David Bourget (Western Ontario)
David Chalmers (ANU, NYU)
Rafael De Clercq
Jack Alan Reynolds
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Synthese 170 (3):415 - 441 (2009)
This paper discusses the neo-logicist approach to the foundations of mathematics by highlighting an issue that arises from looking at the Bad Company objection from an epistemological perspective. For the most part, our issue is independent of the details of any resolution of the Bad Company objection and, as we will show, it concerns other foundational approaches in the philosophy of mathematics. In the first two sections, we give a brief overview of the "Scottish" neo-logicist school, present a generic form of the Bad Company objection and introduce an epistemic issue connected to this general problem that will be the focus of the rest of the paper. In the third section, we present an alternative approach within philosophy of mathematics, a view that emerges from Hilbert's Grundlagen der Geometrie (1899, Leipzig: Teubner; Foundations of geometry (trans.: Townsend, E.). La Salle, Illinois: Open Court, 1959.). We will argue that Bad Company-style worries, and our concomitant epistemic issue, also affects this conception and other foundationalist approaches. In the following sections, we then offer various ways to address our epistemic concern, arguing, in the end, that none resolves the issue. The final section offers our own resolution which, however, runs against the foundationalist spirit of the Scottish neo-logicist program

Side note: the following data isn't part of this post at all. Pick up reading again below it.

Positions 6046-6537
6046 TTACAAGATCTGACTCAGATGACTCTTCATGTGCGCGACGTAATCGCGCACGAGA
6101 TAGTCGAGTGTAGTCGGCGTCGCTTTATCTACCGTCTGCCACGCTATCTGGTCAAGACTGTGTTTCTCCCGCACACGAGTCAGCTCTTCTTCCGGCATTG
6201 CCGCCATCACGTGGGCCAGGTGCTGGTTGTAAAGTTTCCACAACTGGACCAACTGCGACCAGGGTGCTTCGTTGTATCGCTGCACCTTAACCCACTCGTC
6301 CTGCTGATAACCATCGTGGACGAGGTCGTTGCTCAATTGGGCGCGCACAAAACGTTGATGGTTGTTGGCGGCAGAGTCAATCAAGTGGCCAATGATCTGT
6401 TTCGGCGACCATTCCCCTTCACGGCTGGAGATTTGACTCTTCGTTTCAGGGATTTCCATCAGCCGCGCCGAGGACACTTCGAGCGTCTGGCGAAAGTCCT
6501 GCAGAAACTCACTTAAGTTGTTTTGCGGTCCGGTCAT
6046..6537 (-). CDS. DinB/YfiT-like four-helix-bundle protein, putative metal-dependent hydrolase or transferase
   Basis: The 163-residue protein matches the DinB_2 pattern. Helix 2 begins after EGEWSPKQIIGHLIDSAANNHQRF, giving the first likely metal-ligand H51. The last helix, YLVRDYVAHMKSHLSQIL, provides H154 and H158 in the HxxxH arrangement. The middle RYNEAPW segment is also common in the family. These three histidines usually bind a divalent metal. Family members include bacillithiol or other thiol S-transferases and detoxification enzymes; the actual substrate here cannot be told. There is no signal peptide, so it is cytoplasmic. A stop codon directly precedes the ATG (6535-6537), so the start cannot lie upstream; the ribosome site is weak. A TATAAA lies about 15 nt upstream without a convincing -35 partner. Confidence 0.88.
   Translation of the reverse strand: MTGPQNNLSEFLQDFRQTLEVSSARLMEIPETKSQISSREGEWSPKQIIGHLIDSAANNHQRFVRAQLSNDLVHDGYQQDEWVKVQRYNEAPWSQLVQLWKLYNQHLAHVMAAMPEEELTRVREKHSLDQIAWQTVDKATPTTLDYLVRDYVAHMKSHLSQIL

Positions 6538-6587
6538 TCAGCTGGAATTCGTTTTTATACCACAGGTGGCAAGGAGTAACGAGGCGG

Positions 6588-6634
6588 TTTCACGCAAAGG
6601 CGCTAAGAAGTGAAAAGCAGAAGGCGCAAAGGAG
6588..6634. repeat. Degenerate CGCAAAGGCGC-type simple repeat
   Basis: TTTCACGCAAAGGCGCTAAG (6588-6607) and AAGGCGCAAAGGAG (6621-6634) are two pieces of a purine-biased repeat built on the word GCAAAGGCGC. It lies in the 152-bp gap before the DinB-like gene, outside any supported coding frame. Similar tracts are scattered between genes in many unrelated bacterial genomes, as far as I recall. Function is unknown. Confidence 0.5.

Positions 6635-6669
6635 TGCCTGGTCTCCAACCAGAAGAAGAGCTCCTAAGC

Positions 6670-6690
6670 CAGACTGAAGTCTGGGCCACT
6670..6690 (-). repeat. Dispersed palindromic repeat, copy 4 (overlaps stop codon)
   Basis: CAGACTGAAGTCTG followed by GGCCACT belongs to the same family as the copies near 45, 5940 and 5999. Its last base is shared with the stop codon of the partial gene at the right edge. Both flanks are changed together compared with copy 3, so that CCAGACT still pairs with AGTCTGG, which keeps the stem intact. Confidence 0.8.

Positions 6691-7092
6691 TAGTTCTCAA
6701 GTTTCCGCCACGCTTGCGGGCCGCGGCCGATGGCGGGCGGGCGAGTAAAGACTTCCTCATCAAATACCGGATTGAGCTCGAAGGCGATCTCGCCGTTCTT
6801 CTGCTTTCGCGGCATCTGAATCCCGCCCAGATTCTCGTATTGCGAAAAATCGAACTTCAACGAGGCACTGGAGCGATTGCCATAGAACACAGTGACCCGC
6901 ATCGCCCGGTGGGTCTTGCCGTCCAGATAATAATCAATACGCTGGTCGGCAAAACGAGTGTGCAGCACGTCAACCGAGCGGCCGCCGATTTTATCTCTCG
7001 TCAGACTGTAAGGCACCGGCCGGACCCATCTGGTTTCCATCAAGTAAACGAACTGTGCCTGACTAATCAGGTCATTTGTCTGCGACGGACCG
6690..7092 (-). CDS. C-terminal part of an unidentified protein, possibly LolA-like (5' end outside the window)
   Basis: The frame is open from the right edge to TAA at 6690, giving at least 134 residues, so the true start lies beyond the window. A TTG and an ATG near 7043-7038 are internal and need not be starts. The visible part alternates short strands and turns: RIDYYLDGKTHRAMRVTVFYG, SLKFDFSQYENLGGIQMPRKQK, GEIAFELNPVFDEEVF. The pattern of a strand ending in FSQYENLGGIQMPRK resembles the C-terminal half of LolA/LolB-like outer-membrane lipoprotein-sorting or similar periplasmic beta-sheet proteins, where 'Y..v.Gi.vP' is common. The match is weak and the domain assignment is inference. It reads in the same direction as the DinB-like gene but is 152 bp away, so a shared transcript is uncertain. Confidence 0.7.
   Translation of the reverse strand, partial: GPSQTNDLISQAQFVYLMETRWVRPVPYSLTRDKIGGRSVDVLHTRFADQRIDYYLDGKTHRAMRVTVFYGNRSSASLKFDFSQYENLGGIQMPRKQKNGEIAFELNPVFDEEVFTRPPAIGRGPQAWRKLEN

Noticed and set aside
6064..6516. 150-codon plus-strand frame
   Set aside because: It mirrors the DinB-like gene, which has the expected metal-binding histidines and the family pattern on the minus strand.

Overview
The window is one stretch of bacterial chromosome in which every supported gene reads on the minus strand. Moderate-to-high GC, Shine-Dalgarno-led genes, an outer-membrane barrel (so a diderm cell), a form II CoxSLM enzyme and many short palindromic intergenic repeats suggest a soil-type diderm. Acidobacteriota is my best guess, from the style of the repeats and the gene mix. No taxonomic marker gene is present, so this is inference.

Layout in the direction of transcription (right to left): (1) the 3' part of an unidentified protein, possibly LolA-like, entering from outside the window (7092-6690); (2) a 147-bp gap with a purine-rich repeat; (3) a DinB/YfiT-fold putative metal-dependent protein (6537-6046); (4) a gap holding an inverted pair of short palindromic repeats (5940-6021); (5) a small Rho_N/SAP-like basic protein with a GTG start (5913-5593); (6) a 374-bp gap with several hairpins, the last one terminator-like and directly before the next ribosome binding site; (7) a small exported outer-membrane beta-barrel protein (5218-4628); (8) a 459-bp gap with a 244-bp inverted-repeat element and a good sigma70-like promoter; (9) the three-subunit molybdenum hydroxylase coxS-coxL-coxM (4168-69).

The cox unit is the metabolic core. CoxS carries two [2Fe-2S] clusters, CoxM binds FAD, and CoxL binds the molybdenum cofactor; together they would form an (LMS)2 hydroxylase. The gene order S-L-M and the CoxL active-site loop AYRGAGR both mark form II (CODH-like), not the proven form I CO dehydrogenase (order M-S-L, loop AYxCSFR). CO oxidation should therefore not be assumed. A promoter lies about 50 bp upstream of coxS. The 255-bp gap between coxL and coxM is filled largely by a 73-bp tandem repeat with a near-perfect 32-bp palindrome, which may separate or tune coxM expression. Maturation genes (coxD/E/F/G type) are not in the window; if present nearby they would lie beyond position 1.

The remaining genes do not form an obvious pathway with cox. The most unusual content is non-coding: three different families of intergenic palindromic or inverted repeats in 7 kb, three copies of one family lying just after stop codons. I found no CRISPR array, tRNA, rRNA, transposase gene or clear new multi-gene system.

|Keywords||Abstraction principles Neo-Logicism Frege Hilbert Foundationalism Implicit definitions Basic knowledge|
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References found in this work BETA
George Boolos (1998). Logic, Logic, and Logic. Harvard University Press.
Alberto Coffa (1991). The Semantic Tradition From Kant to Carnap: To the Vienna Station. Cambridge University Press.
John Corcoran, William Frank & Michael Maloney (1974). String Theory. Journal of Symbolic Logic 39 (4):625-637.
William Demopoulos (ed.) (1995). Frege's Philosophy of Mathematics. Harvard University Press.
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